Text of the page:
Michelle O'Neill will not challenge legal judgement
Agriculture Minister Michelle O'Neill has decided not to challenge a High Court judgement forcing her to seek approval from fellow executive ministers over how she distributes a new round of European funding.
Finance Minister Simon Hamilton took legal action to prevent Ms O'Neill going ahead with her own distribution plan.
The disagreement at Stormont ended up in the High Court over the Christmas period.
Mr Hamilton tried to stop Ms O'Neill distributing more than £100m of European funding over six years without consulting the executive first on exactly where it was going.
The High Court ruled in his favour on Friday.
During the all-day hearing, Lord Chief Justice Sir Declan Morgan said it was "a case about political failure".
Ms O'Neill wanted to transfer 7% of Common Agricultural Policy funding to rural development projects.
'Significant and controversial'
The Department of Agriculture and Rural Development (DARD) confirmed on Sunday night it will not be challenging the decision of the High Court.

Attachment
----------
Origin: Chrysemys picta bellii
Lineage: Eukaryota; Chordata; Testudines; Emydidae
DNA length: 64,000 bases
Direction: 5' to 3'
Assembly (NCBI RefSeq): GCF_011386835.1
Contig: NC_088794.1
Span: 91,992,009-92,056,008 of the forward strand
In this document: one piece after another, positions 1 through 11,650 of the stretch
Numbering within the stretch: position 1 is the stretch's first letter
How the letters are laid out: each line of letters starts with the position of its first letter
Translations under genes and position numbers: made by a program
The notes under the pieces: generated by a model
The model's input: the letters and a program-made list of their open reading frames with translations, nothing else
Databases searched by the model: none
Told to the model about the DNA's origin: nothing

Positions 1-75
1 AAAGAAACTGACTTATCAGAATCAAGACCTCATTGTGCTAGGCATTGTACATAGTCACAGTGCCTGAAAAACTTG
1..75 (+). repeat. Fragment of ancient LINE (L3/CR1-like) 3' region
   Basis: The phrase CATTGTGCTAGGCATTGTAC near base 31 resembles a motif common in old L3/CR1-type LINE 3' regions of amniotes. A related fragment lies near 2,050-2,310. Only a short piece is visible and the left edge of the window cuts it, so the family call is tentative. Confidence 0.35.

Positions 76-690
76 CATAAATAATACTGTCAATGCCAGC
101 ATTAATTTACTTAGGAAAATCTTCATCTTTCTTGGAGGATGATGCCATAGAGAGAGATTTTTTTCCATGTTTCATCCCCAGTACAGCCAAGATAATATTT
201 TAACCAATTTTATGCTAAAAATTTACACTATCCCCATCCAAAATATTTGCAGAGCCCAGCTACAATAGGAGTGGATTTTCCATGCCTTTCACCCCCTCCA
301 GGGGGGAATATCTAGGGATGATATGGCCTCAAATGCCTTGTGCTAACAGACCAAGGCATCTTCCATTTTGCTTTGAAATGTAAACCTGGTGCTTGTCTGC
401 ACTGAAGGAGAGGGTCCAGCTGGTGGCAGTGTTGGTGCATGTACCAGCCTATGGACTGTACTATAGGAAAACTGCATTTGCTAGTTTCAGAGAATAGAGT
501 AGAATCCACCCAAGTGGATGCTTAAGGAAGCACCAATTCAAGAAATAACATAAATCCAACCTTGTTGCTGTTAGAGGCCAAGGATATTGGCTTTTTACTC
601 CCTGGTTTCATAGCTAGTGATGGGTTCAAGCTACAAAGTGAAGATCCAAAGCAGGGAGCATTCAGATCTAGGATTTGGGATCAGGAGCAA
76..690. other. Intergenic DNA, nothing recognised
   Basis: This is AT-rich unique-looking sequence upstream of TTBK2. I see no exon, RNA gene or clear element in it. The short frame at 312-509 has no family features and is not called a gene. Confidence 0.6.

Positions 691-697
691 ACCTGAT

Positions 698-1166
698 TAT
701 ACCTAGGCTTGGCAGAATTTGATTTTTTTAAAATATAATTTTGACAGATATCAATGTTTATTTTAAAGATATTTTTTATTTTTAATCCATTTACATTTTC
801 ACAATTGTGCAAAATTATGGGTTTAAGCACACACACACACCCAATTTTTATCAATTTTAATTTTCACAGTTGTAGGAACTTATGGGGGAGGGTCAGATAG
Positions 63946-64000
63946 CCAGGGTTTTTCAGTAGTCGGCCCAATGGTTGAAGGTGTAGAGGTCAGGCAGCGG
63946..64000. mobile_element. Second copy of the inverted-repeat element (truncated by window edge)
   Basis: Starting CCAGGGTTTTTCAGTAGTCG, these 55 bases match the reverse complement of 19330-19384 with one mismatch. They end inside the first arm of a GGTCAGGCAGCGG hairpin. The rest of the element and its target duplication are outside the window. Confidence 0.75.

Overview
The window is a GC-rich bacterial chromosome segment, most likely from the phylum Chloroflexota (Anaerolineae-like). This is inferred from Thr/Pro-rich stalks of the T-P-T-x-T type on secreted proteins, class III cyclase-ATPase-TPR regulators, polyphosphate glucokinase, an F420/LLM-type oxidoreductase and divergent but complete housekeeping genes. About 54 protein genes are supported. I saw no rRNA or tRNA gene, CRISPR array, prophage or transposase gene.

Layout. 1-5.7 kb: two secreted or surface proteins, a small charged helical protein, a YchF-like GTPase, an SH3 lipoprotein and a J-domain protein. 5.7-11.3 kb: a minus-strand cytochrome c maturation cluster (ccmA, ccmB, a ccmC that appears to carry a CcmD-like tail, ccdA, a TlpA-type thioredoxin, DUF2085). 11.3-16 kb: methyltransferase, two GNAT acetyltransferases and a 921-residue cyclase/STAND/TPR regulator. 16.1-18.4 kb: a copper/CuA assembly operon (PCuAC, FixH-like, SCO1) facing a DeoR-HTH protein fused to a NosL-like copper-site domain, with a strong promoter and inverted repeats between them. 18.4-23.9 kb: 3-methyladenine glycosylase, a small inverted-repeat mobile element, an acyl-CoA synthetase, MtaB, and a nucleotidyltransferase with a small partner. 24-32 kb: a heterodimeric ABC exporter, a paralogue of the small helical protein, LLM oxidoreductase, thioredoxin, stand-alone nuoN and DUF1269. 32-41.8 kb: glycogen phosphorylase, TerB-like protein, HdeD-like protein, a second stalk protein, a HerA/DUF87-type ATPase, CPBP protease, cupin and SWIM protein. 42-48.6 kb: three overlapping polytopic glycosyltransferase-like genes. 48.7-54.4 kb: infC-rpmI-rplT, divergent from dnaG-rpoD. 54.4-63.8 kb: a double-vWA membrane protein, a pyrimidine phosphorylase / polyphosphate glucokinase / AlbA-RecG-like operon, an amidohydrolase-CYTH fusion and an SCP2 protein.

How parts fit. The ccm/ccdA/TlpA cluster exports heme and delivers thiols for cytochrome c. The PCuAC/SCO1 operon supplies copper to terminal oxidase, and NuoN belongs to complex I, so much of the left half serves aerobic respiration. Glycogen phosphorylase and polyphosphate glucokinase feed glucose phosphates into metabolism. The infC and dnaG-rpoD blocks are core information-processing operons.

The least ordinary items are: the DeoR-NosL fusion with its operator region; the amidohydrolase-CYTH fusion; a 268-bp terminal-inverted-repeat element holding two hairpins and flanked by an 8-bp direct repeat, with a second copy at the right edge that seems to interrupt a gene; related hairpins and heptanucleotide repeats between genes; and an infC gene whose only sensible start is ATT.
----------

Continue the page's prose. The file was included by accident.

A spokesperson for the department said: "This matter will now go to the executive for consideration and agreement.
"It is the minister's clear view that a transfer of 7% is necessary and it is therefore of vital importance that the executive agrees this view to meet the appropriate deadline set by DEFRA and the European Commission.
"Any delay now could mean we miss the deadline, potentially reducing funding for rural job creation through agri-food growth and schemes for smaller hill farmers."
The Department of Finance and Personnel (DFP) explained why it took legal action.
A spokesperson said: "This was a significant and controversial issue which should have been brought to the executive.
"It was the DFP minister's view that the DARD minister was therefore acting in breach of the Ministerial Code - that has now been proven through the court."
As for the cost of the court case, the Department of Finance says the figure has yet to be determined.
Northern Ireland receives around £300m a year in agricultural subsidies from the EU. Each region can decide to earmark as much as 15% of the funding for environmental and rural development projects.
Traditionally, the farming community pushes for as much money as possible to be allocated to direct payments to farmers.
England has announced it will transfer 12%, Scotland 9.5% and Wales 15% to rural development projects.